We are three sisters united in our search for the divine - in food, libation, literature, art, and nature. This blog will capture the true, sometimes decadent, at times humorous, and every so often transcendent adventures of the Salvation Sisters.

Saturday, June 28, 2014

Vanilla and Chocolate Pudding with Berries and Whipped Cream

by Michelle

"Stressed spelled backwards is desserts. Coincidence? I think not." Author Unknown

   Once upon a time, a friend confided in me that in her younger years she had made a big bowl of chocolate pudding with the intention of getting crazy in bed with the luscious dessert and her husband. Henceforth, I have not been able to remove the image I conjured in my mind of the intertwined couple, messily covered in smears of chocolate, doing whatever people do, when they decide to do that kind of thing. No judgment here, but I would certainly prefer to consume my serving of pudding with a dish and spoon—thank you very much. Just as I cannot unsee this image in my mind, now you can't unread it. It's the gift that keeps giving. I found out later, my friend who shall remain unnamed (and is assuredly not me), was determinedly trying to fortify her rocky marriage by being The Total Woman protégé, but alas, this marriage could not be saved. Maybe she should have tried Saran wrap and The Total Woman Creamy Rice Pudding.
  Thankfully, my pudding memories don't begin and end with my friend's sexcapades. When I look back upon my childhood to consider my favorite desserts, two immediately jump to mind—silky smooth pudding and our family's Lemon Ice Cream. While Lemon Ice Cream was always made from scratch and churned in an electric mixer with rock salt and ice, the puddings were made from boxes and patiently stirred in an enameled iron pot over medium heat on the stove top until thick and bubbly. I can't recall making just vanilla or chocolate. We always made both flavors and served the two together. So, in my mind, you can't have one without the other. Chocolate and vanilla are "besties". Where you find one, you can often find the other.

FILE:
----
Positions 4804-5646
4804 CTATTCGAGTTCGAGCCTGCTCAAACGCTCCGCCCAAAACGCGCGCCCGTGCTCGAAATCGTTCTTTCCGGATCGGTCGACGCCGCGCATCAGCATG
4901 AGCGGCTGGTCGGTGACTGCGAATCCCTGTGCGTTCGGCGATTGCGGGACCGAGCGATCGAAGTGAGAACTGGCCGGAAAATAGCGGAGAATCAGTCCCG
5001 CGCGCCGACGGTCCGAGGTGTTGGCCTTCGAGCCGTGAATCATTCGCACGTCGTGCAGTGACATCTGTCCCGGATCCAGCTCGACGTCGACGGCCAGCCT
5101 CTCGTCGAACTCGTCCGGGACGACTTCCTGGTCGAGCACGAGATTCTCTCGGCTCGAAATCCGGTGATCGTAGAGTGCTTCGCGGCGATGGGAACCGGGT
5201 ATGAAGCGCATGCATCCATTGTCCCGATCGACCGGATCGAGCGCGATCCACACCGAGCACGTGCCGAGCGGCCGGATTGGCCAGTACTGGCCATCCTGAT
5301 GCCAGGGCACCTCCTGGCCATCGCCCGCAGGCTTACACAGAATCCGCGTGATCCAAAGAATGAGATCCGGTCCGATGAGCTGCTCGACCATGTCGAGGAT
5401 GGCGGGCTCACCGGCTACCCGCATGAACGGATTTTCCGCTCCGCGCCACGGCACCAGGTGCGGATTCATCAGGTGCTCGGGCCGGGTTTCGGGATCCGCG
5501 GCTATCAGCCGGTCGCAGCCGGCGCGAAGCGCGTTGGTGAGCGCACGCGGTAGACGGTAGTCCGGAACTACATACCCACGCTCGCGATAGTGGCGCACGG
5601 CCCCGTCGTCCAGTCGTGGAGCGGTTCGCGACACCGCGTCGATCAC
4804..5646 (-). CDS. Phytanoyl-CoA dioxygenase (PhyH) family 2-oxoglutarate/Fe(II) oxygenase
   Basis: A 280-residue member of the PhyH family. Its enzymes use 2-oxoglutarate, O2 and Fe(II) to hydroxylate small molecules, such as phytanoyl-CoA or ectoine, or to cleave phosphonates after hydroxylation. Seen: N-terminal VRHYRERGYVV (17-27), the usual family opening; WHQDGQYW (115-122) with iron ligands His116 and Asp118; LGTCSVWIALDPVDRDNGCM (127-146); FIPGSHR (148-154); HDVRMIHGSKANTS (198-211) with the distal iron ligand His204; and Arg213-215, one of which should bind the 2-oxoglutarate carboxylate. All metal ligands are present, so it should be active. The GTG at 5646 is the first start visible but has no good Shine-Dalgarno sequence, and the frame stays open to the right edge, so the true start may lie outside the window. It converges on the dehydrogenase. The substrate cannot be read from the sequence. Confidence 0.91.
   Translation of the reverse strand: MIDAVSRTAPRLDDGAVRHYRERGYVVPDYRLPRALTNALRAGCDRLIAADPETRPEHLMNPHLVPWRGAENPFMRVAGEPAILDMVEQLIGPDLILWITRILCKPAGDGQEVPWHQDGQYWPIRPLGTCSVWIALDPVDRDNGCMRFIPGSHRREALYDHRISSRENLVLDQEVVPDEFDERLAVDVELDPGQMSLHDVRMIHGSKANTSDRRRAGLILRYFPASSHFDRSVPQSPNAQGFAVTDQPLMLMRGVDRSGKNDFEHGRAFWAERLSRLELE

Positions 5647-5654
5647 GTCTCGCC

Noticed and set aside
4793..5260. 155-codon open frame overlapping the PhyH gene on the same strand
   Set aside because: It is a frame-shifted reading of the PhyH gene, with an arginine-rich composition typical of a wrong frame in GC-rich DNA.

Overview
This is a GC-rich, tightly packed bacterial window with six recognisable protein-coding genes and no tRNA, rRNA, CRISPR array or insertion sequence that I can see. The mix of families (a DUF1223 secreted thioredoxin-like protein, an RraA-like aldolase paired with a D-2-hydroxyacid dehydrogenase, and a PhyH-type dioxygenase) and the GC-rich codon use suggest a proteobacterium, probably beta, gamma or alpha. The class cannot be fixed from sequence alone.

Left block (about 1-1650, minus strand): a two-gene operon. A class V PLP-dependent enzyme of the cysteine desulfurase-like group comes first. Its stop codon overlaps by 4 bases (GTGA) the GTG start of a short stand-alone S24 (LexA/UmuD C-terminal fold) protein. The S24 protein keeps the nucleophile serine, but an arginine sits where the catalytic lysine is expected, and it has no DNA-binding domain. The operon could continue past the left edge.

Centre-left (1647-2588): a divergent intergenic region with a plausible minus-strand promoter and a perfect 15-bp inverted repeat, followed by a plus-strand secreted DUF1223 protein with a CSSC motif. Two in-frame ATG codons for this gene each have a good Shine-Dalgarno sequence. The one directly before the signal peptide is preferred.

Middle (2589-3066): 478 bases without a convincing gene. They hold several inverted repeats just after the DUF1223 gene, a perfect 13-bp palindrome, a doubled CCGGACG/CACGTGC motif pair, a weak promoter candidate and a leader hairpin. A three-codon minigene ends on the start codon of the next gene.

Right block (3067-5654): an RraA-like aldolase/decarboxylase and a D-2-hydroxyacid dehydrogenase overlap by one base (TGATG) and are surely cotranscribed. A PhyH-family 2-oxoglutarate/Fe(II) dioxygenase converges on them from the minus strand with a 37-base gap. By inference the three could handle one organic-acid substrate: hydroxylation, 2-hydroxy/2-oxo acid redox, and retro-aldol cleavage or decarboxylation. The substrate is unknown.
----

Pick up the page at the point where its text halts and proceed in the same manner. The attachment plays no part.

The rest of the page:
Lately, I've been working on making my life less complicated. It's a noble goal that sounds as if it should be easy, but in reality it is not. It takes concerted effort to stay focused and stay on task because life seemingly wants to pull me in a hundred different directions. My sister has a saying that she repeats often: "Juliette plans and the universe laughs." I can relate.
   One of my pet projects in recent months is to make meals ahead of time. To me it seems like a gargantuan undertaking because it takes more advance preparation than just flying by the seat of my pants, and it is a lot more difficult than just succumbing to going out for a fast-casual restaurant meal. Sometimes I'm planning ahead in support of a busy work week, when I'm calling on accounts across a large swath of Arizona territory and spending hours upon hours behind the windshield of my car. At other times, I am simplifying entertaining which affords me more time to relax with my family and friends. I was able to accomplish my "simple" entertaining goal for Mother's day, when I made Chicken Cacciatore for the main course and chocolate and vanilla puddings for dessert. The core of the meal was prepared on a Saturday and all that was left for me to do on Sunday was to reheat the sauce, boil the pasta, assemble a salad and make whipped cream, which was easy to do with my sister, two nieces and my daughter with me in the kitchen. We had a wonderful time. And so can you.

Hot pudding is transferred from the saucepan to a bowl to cool.
   When I decided upon making vanilla and chocolate puddings for a family dinner, I new I wasn't going to rely on pouring the ingredients out of a box, like we used to do when I was a kid. I wanted to make really superior puddings from scratch. Fortunately for me during my research, I quickly stumbled upon Susan Bradley's blog The Luna Cafe. Susan was adamant in both her posts, for the chocolate pudding and the vanilla pudding, that the recipes presented were hands down "the best". With her enthusiasm for the subject and numerous tips, I felt that I had found the right place to lead me to pudding heaven. My instincts were right. I took her recipe and observations and moved forward with confidence, which yielded excellent results. Everyone at the table oohed and aahed over the exquisite flavor and texture. Following is a composite of Susan's two recipes. I highly recommend you read both her pudding posts to gain additional knowledge from her compilation of tips and tricks.